The UFC's novelty circuit is alive and well.
Truly, don't cry for it. Yes, it lost Rich Franklin earlier this year. Then it lost Chael Sonnen just as Uncle P. was riding in to reinforce it. It was robbed of Chris Leben before he even got there. Vitor Belfort is still getting title fights.
I know it looks bleak, but there's still much to celebrate. Michael Bisping is visiting the tour with his upcoming bout against perennial novelty Cung Le. Will he be there to stay? We'll soon have our answer. Roy Nelson and Mark Hunt will throw down this September in the biggest circus bout of 2014. Big guys. Big fists. Big personalities. Big paydays.
But perhaps the most heartening news is that the circuit still has two of its very best standard-bearers: Dan Henderson and Wanderlei Silva. Neither age nor trauma nor the banning of TRT will stay them from the completion of their appointed rounds.
In fact, Silva challenged Henderson just three weeks ago. Hendo accepted. And you know what? That's a good thing, because this is a fight that needs to happen. (Assuming the necessary licensing comes through, of course.)
For the uninitiated, novelty or "fun" fights basically involve pitting big-name but past-their-prime fighters against each other in a bout that has no larger implications whatsoever but attracts interest because of the name value involved.
Franklin made money this way for years. Ditto for Forrest Griffin and the still-enduring-in-some-form Tito Ortiz, whose 2012 rubber match with Griffin might be one of the most notable (and depressing) examples of the subgenre.
So, you can see how Hendo and Wandy fit the mold like fingerless gloves. Both men are surefire Hall of Famers. Their combined age (81) is almost as impressive as their combined professional record (65-24-1-2). Both are decorated ex-champions. Both have one-name recognizability.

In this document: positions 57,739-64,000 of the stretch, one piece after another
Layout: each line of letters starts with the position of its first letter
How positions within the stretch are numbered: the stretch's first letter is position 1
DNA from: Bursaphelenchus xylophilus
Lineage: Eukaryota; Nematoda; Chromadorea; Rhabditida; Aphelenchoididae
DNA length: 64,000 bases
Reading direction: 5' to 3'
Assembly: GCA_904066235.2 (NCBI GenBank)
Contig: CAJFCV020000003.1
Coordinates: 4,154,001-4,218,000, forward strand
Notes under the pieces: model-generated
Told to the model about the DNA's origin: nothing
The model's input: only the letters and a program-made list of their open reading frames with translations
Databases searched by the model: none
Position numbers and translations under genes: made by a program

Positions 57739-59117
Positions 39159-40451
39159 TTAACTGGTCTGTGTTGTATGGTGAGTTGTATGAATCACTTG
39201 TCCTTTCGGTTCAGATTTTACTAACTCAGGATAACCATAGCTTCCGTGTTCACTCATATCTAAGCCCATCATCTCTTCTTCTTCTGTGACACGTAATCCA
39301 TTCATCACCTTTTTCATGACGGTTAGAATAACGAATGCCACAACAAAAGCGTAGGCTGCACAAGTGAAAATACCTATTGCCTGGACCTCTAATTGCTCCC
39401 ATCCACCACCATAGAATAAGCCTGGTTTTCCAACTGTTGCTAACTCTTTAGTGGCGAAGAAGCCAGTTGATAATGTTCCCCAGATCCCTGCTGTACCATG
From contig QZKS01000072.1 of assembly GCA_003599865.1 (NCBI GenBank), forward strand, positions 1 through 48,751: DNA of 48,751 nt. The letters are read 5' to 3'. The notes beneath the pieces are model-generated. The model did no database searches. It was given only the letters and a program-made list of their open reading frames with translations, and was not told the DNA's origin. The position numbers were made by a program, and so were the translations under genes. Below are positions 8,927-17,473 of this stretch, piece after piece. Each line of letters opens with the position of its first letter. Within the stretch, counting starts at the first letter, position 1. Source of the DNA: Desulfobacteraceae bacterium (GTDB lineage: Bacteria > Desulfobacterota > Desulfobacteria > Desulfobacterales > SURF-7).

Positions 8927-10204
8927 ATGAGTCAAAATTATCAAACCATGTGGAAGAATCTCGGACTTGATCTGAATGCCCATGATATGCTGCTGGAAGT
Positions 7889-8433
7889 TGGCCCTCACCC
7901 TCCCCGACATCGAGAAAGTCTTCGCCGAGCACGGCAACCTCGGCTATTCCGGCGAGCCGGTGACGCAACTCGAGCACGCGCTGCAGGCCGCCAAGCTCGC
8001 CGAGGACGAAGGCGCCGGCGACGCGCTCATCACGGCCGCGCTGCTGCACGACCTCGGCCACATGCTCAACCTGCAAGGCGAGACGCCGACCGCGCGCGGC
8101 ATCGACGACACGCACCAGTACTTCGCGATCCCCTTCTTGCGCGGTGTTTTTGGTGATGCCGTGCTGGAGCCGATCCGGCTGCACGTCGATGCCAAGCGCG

As with all the best novelty fights, the entertainment factor is strong, if schadenfreude-tinged, with this one. Silva is the most aggressive fighter in the history of big-time MMA, and none of his 38 years are slowing down his will to finish—even if his fists, feet and, uh, neurotransmissions are a touch more lethargic these days.
Henderson is the walking embodiment of a puncher's chance, using his Olympic wrestling pedigree as a simple deterrent, a preventive measure that forces opponents to expose themselves to his curtain-closing right hand.
And MMA fans are a nostalgic bunch. They will all surely remember (or at least pretend to remember) the Pride days, when Silva won the open-weight grand prix and Henderson held belts in two different weight classes, among other accomplishments. They'll also remember that these two have twice fought before, with Silva prevailing by decision back in 2000 and Henderson capturing revenge and the middleweight title with a first-round knockout in 2007.
But none of that is what makes this a must-book. All joking aside, the fact is, both of these guys could probably stand to hang up the gloves. It's not like either of these MMA celebrities are without prospects after fighting. Their prospects in the cage, though, are dimmer than ever. Henderson has lost four of his last five. Silva is 4-5 since joining the UFC in 2007.
This will be Silva's 50th pro fight, and there's clear symmetry in a rubber match. Despite their age, both these men are capable of inflicting a big knockout. Could they send the other permanently out of the cage?
No one roots for a fighter, much less a Hall of Famer, to leave under duress. But this novelty stuff, as fun of a diversion as it can be, is beneath these guys. No one's suggesting it's not their decision to make. However, you like to see people make good decisions when possible. Especially in a sport that common sense and, increasingly, hard science tell us has a very negative and decidedly snowballish effect on brain health and safety.
Given these factors, it stands to reason that playing out the string as a shell of your former self is something better avoided in MMA. Nevertheless, that's solidly where these two are, for reasons that are hard for us outsiders to discern. What will make them see the light? Maybe this is finally it.
Scott Harris writes about the serious and silly aspects of MMA, sometimes both at the same time, for Bleacher Report. For more of this sort of thing, follow Scott on Twitter.
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